Discover historic Como Colorado

Linehouse at Boreas Pass

Linehouse at Boreas Pass – Photo Credit: Steve Collins

The sleepy little town of Como, Colorado is a hidden treasure. Established in 1879, it was once a bustling railroad town. Today it’s the town that time forgot. Because there’s been no development here, much of it remains the way it was. Sadly, much of the town was destroyed in a 1909 fire and not rebuilt. Miners heading out from Denver for the gold rush towns of Leadville and Breckenridge rode the train over Boreas Pass.

You can get to Como two ways. You can get there via US 285 just east of Fairplay or you can drive the dirt road over Boreas Pass from Breckenridge. Both routes are scenic, but, if you can, go over Boreas. It’s away from the hustle and bustle of the world. You could be back in mining’s glory days. The views of mountain peaks and the valley below on the way up to the top of the pass from Breck (as locals call it) are stunning.

The road crosses the Continental Divide at the top of the pass, 11,481 feet above sea level. The old railroad section house and some outbuildings are here. Park and explore the area. The small, abandoned  “town” built in the 1880s to house Denver, South Park and Pacific Railroad (DSP &P RR) workers, was abandoned when train service stopped in 1937. Another way to cross Boreas Pass is via mountain bike. You’ll get a good workout.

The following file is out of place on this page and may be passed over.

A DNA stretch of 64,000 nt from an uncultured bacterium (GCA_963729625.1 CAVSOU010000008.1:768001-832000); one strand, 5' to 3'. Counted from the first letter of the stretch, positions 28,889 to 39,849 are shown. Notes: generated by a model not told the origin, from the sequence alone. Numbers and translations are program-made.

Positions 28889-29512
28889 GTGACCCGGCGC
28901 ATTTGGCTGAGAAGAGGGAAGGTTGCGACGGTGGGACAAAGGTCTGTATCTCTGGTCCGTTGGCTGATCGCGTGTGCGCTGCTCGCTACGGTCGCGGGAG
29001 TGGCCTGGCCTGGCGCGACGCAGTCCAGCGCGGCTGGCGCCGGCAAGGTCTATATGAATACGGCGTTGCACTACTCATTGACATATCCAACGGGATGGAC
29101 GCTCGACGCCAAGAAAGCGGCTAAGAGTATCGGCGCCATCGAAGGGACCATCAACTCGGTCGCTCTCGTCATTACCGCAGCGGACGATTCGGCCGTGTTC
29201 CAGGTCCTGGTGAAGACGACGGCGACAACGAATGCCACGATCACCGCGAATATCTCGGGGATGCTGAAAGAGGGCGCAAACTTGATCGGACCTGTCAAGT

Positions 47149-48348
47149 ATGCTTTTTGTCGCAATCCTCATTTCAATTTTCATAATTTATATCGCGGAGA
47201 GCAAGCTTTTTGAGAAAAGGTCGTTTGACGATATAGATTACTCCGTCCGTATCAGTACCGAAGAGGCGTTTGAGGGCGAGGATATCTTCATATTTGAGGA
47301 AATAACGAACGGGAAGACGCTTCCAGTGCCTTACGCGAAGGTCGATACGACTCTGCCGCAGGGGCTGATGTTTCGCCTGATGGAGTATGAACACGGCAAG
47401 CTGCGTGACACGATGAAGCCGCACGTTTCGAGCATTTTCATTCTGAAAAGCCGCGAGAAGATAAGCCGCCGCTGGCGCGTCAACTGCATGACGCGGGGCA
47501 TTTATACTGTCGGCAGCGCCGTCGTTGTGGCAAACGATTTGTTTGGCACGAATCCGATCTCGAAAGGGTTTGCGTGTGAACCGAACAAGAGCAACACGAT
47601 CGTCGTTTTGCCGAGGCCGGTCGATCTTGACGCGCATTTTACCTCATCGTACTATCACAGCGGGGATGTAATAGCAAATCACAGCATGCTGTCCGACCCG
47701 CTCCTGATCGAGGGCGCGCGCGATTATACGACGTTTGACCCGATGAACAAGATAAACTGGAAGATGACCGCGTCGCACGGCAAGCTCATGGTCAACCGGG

Daisy Stark's headstone, Como, CO cemetery

Daisy Stark’s headstone, Como, CO cemetery – Photo Credit: Steve Collins

Como sits serenely at the bottom of the pass.  As you drive into town, look for the cemetery on the right. It’s down a dirt road guarded by a lone brown building and set in a grove of aspen trees. Look carefully. There are things to be discovered in this peaceful, overgrown oasis that are hidden from sight. It took a while to realize there were secrets were here. We’d been told to look for Daisy Stark, we’re not sure why. We discovered her gravestone hidden amongst the verdant greenery. It’s a peaceful spot to spend eternity.

Como Eating House by Clinton Scott ca. 1898

Como Eating House by Clinton Scott ca. 1898

Further down the road on your left you’ll discover both the Como Depot and the Eating House. The buildings, owned by husband and wife team, David Tomkins and Moya Cleave, are on the National Register of Historic Places. The Depot is being restored to its pre-1910 condition. When the project is completed, it will serve as a museum of Como and local railroad history.

The Eating House, a hotel and B & B, was built in 1897 to replace the original 1879 Pacific Hotel built in 1879.It’s currently under renovation. The term “eating house” was used for hotels where guests could get a room and a meal. Stop by for lunch of dinner when you explore Como or you can even spend the night. Tomkins loves sharing the history of the town and his property with visitors when he’s not busy running his restaurant and inn and working on his projects. All you have to do is ask.

A short hop on US 285 takes you to Fairplay. Take a right onto CO 9 and head back to Breck over the 11,542 feet Hoosier Pass or continue on your way on 285.
Billie FrankGuest Writer Billie Frank is a freelance writer, travel blogger and travel-consultant. She is passionate about her adopted hometown, Santa Fe, NM. Her articles have appeared in print and online. She recently consulted with a major publisher on an update of a Santa Fe Guide. You can read her blog at http://www.santafetravelers.com/

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